Innocent lives are lost every day across the country because of drivers who recklessly decide to run red lights. In 2016, more than 800 people died due to red-light running in the United States.
To bring awareness to this dangerous aggressive driving behavior, the National Coalition for Safer Roads holds Stop on Red Week every year. And according to NCSR,
Philadelphia is one of the top most dangerous cities for red-light running based on data from 2004-2016.
In Pennsylvania, under state law, fines from red light violations at 30 intersections in Philadelphia supply the grant funding for Pennsylvania's
Automated Red Light Enforcement (ARLE) program, which aims to improve safety at signalized intersections by providing automated enforcement at locations where data shows red-light running has been an issue. The law specifies that projects improving safety, enhancing mobility and reducing congestion can be considered for funding.
Here are the
Top 10 Reasons to Stop on Red:
The leading cause of death for U.S. teens is motor vehicle crashes.
On average, two people died each day in red-light running crashes in the United States in 2016.
One in three Americans know someone who has been injured or killed in a red-light running crash.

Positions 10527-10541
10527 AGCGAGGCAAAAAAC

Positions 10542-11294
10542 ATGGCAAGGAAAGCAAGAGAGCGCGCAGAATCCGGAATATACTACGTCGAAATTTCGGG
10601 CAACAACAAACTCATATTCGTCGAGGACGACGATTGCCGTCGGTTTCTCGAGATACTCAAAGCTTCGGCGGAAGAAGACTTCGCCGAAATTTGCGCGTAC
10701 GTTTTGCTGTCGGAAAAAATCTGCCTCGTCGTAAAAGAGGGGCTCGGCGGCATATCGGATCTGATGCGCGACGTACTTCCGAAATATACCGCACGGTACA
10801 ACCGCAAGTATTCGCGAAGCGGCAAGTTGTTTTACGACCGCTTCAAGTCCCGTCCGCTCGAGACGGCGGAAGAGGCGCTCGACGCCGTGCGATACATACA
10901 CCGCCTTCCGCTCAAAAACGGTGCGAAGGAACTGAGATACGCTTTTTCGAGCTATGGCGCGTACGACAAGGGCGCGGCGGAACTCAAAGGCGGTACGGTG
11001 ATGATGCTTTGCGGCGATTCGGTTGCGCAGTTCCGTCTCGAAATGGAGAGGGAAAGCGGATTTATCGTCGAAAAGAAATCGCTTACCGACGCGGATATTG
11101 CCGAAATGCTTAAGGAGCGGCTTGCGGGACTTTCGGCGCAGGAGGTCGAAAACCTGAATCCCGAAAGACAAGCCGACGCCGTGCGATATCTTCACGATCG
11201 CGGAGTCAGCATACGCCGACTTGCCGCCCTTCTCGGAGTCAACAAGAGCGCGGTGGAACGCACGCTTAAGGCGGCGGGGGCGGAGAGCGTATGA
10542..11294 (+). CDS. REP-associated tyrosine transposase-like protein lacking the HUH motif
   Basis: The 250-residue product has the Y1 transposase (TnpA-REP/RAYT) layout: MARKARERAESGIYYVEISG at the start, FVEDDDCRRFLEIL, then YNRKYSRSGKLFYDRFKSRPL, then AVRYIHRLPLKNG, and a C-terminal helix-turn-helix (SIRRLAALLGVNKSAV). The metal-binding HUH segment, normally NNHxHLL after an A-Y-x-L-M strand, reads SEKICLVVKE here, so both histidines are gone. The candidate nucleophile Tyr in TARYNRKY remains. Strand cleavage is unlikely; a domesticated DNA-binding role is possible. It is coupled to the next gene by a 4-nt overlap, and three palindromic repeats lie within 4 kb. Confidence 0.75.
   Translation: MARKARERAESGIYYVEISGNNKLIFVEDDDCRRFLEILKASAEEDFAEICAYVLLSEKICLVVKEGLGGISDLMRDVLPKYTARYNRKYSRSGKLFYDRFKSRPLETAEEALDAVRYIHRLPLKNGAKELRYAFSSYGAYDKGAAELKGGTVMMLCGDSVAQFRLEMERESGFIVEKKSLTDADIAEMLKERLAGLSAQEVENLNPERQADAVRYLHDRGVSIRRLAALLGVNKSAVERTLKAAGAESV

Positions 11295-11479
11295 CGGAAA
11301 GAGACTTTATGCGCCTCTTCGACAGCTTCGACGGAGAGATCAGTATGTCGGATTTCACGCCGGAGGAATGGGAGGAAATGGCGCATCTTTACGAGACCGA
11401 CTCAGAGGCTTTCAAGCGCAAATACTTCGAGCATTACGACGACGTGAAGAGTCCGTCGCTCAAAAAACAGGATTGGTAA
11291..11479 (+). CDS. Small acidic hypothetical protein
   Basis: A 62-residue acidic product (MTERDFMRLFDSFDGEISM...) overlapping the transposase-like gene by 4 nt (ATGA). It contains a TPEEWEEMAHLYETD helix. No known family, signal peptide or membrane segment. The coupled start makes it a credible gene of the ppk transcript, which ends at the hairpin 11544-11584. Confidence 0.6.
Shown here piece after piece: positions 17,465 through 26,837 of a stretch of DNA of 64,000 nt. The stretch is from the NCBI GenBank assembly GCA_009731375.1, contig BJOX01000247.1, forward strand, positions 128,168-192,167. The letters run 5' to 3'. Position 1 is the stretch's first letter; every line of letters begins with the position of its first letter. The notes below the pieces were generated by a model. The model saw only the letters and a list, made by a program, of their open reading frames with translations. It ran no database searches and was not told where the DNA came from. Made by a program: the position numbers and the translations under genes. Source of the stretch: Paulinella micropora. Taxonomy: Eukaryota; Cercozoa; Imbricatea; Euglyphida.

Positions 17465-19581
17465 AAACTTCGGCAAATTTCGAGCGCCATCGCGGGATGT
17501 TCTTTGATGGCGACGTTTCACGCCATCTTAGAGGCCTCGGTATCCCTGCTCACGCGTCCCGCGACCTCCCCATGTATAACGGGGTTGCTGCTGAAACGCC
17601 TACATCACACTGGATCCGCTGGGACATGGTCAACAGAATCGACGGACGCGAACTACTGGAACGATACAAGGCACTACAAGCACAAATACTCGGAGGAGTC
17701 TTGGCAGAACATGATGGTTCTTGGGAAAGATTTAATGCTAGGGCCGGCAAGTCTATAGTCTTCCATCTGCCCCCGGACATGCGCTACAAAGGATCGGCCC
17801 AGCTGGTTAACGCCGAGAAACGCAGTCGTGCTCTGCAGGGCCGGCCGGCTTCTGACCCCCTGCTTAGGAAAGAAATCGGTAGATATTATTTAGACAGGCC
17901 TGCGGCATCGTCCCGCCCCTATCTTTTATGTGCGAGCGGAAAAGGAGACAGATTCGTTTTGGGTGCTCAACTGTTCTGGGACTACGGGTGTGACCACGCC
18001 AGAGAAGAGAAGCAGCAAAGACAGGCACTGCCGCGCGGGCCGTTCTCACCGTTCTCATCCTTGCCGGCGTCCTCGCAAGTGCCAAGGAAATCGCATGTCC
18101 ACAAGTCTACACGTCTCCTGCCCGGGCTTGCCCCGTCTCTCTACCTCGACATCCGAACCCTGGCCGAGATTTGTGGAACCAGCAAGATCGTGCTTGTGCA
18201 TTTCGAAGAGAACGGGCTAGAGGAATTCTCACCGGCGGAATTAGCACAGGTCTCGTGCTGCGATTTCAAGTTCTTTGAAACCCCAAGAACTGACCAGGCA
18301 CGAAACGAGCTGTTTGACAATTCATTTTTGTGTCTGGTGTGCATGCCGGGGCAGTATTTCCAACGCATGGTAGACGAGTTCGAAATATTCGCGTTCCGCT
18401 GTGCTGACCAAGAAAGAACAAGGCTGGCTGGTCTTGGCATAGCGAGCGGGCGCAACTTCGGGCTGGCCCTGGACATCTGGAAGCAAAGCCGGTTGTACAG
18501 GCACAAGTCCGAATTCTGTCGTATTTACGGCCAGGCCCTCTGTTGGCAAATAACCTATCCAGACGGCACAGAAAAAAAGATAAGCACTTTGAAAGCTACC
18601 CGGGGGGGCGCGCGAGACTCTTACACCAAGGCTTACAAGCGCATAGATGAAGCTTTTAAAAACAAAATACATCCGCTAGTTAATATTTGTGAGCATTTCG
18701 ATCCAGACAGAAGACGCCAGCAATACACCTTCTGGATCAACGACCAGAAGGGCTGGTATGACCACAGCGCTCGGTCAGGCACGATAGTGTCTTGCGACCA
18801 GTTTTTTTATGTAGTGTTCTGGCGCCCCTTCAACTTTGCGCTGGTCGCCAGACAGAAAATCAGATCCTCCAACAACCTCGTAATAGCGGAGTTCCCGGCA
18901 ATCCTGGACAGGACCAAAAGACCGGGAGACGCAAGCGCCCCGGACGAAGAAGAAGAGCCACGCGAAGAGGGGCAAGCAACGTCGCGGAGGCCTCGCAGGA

Between 2004-2015, an estimated 10,111 people were killed in red-light running related crashes.
39% of people are injured in crashes in which motorists run traffic controls.
In 2016, 808 people were killed and an estimated 137,000 were injured in crashes involving red-light running.
The most common type of urban crash involves drivers who run red lights, stop signs and other traffic controls.
A large portion of drivers (42.7%) admitted to driving through a stoplight that has just turned red when they could have stopped safely in the past 30 days.
More than half of the deaths in red-light running crashes are pedestrians, bicyclists and occupants in vehicles other than vehicle running the red light.
Red-light running can be fatal.
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